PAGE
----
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Hospital processes are the usual causes for workarounds to medication barcode scanning systems
Most hospitals rely on electronic systems to ensure the right patient receives the right medication in the right dosage at the right time. Clinicians often perform workarounds when it comes to these barcoded medication administration (BCMA) systems.
To identify the reasons for workarounds, a team of researchers observed and interviewed staff, attended staff meetings, and analyzed override data at a 470-bed hospital in the Midwest and a 929-bed health care system on the East Coast from 2003 to 2006. They identified three categories of workarounds. The first type of workaround was omission of process steps. It included actions such as providing medication without first confirming the patient's identity or scanning the medication without reviewing the medication list, its name, or the dosage. Steps performed out of sequence comprised the second type of workaround. It included using the BCMA system to document the medication as administered either long before or long after it actually was given. The final workaround, unauthorized process steps, included adding new steps in the process or changing how a step was performed, such as putting a patient's barcode on a clipboard and scanning it from there. Causes determined for the workarounds were technology related, task related, organizational, patient related, and environmental.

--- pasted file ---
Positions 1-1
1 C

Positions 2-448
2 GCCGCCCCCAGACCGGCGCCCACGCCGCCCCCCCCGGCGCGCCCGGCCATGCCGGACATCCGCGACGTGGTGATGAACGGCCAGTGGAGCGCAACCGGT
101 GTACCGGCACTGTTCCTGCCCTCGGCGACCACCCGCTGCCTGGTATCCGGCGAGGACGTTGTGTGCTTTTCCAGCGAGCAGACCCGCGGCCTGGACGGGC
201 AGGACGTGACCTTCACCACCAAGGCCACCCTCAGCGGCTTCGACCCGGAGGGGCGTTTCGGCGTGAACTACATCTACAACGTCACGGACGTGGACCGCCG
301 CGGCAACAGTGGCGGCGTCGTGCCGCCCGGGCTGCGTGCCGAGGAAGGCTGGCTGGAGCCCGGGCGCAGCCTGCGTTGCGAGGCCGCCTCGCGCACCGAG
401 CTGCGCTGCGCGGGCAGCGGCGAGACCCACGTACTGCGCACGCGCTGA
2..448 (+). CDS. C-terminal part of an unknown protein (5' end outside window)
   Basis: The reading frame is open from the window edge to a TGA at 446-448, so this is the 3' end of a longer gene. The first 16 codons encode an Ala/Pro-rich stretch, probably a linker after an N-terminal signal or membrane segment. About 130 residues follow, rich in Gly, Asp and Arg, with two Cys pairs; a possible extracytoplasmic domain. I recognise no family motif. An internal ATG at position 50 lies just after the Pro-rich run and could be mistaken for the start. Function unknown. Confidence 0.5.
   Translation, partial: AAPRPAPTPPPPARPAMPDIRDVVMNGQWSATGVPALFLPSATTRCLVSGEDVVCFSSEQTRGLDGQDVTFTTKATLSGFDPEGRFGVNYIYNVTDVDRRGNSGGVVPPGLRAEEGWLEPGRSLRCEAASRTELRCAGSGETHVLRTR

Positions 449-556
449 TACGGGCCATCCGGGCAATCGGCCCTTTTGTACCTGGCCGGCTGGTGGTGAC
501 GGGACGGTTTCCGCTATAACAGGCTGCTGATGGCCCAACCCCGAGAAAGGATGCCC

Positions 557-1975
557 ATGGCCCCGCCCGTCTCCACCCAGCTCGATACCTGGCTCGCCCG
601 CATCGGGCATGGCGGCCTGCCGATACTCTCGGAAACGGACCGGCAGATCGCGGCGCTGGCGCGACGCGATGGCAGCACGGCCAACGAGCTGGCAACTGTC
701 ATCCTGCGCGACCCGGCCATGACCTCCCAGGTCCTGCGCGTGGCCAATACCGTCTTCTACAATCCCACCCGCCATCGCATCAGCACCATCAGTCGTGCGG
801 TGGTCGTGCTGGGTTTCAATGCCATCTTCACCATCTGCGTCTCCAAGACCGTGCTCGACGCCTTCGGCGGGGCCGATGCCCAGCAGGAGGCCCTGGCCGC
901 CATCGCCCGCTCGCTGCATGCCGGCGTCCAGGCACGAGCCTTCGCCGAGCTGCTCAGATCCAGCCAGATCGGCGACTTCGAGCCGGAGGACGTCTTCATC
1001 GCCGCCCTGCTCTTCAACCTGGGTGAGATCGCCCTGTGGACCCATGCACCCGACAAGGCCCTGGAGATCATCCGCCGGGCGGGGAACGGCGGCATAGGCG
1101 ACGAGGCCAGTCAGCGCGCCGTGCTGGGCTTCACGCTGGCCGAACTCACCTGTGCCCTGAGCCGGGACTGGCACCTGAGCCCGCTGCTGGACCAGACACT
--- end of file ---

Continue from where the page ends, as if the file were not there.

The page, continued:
The most common causes for workarounds were organizational, in which workflow policies were incompatible with safety. Examples included having medications and patients with no barcodes, multiple barcodes on medications, or labels obscuring barcodes so that scanners could not record the data. Most workarounds resulted from poor process design, such as having to wake a patient to scan a wristband when providing IV medication. Because of the prevalence of workarounds, the authors recommend that hospitals revise their protocols so that adhering to policy is easier than deviating from it. This work was funded in part by the Agency for Healthcare Research and Quality (HS11530 and HS14253).
See "Workarounds to barcode medication administration systems: Their occurrences, causes, and threats to patient safety," by Ross Koppel, Ph.D., Tosha Wetterneck, M.D., M.S., Joel Leon Telles, Ph.D., and Ben-Tzion Karsh, Ph.D., in the July/August 2008 Journal of the American Medical Informatics Association 15(4), pp. 408-423.
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